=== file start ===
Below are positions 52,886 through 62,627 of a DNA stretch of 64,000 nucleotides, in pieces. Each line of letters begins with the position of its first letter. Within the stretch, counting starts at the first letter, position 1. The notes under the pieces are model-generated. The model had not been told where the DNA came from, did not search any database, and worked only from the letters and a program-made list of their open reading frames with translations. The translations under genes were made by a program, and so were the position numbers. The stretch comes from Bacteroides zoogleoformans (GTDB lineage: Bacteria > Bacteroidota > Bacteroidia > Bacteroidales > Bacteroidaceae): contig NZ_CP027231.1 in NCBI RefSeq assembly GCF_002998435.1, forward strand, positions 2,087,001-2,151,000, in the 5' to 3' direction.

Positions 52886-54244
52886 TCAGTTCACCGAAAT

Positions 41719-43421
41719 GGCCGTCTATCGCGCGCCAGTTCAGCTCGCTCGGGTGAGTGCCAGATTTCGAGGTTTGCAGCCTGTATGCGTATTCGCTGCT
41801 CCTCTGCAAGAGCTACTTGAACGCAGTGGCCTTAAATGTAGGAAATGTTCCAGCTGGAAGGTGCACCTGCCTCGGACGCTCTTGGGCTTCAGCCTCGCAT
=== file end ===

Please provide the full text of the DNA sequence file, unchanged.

Below are positions 52,886 through 62,627 of a DNA stretch of 64,000 nucleotides, in pieces. Each line of letters begins with the position of its first letter. Within the stretch, counting starts at the first letter, position 1. The notes under the pieces are model-generated. The model had not been told where the DNA came from, did not search any database, and worked only from the letters and a program-made list of their open reading frames with translations. The translations under genes were made by a program, and so were the position numbers. The stretch comes from Bacteroides zoogleoformans (GTDB lineage: Bacteria > Bacteroidota > Bacteroidia > Bacteroidales > Bacteroidaceae): contig NZ_CP027231.1 in NCBI RefSeq assembly GCF_002998435.1, forward strand, positions 2,087,001-2,151,000, in the 5' to 3' direction.

Positions 52886-54244
52886 TCAGTTCACCGAAAT

Positions 41719-43421
41719 GGCCGTCTATCGCGCGCCAGTTCAGCTCGCTCGGGTGAGTGCCAGATTTCGAGGTTTGCAGCCTGTATGCGTATTCGCTGCT
41801 CCTCTGCAAGAGCTACTTGAACGCAGTGGCCTTAAATGTAGGAAATGTTCCAGCTGGAAGGTGCACCTGCCTCGGACGCTCTTGGGCTTCAGCCTCGCAT